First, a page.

[cover art by Gabee Ayres]
The selected artwork is an original design by Gabee Ayres, a student and teaching assistant at the University of Pennsylvania with a background in fine arts, design and logic. Of her design, Ms. Ayres says, “I wanted to create a cover that reflected the technology inherent in Unicode without looking impassive or unwelcoming.”

Two runner-up designs by Jiachen Hu and Laura von Husen were also selected. Jiachen Hu is a computer science student at the University of California, Berkeley. Laura von Husen earned a Master’s degree in graphic design and illustration, and currently lives in Hamburg, Germany.

Jiachen Hu:
[Jiachen Hu]
Laura von Husen:
[Laura von Husen]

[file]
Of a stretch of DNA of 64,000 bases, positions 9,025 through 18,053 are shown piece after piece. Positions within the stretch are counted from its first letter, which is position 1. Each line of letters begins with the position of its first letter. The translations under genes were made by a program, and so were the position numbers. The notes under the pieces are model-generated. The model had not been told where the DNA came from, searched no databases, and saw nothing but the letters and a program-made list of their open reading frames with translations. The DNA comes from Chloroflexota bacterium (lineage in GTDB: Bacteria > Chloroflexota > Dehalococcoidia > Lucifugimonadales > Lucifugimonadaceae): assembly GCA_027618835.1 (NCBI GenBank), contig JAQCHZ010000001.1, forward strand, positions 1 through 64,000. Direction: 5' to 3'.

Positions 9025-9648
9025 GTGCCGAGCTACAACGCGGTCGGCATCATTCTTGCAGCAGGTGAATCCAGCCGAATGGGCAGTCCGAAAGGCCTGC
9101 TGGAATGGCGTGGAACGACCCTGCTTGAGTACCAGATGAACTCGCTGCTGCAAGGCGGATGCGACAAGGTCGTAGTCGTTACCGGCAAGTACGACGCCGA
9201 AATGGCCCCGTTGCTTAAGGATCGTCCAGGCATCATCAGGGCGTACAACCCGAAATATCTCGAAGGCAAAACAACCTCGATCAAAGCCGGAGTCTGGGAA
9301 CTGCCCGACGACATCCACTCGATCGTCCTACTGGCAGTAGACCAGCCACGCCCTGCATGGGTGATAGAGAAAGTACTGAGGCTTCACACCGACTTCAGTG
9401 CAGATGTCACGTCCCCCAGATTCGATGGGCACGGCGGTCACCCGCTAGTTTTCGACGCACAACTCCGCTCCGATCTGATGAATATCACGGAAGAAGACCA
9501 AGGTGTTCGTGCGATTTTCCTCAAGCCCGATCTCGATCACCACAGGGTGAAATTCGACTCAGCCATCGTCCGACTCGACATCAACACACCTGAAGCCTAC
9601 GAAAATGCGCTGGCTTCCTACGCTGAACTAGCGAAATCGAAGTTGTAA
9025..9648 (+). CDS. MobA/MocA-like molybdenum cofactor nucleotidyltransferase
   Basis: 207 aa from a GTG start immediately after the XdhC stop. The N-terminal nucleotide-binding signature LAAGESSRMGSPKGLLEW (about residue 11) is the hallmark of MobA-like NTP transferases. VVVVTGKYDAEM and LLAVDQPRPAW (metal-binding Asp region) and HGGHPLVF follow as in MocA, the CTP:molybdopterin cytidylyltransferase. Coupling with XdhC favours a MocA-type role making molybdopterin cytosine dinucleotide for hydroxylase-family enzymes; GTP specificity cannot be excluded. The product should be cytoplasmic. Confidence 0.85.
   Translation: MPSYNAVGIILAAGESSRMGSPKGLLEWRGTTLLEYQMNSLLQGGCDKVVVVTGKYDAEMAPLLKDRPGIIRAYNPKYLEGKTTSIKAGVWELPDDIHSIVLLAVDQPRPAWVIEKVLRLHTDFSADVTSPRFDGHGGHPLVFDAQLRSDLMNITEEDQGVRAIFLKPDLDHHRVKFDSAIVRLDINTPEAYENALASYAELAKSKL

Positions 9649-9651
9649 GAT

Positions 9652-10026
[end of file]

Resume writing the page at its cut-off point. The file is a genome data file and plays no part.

Tuesday, July 19, 2016

Unicode Version 9.0 - Complete Text of the Core Specification Published

[cover art] The core specification for Version 9.0 of the Unicode Standard is now available, containing significant updates and improvements, including descriptions for six new scripts, 72 new emoji characters, and 19 symbols for the new 4K TV standard.

In Version 9.0, the standard added precisely 7,500 characters. This version continues the Unicode Consortium’s firm commitment to support the full diversity of languages around the world by adding support for lesser-used writing systems of additional languages, including Osage, Nepal Bhasa, Fulani, and the Bravanese dialect of Swahili. Characters are also added to support the Warsh orthography for Arabic in West Africa and for the historic Tangut script of China.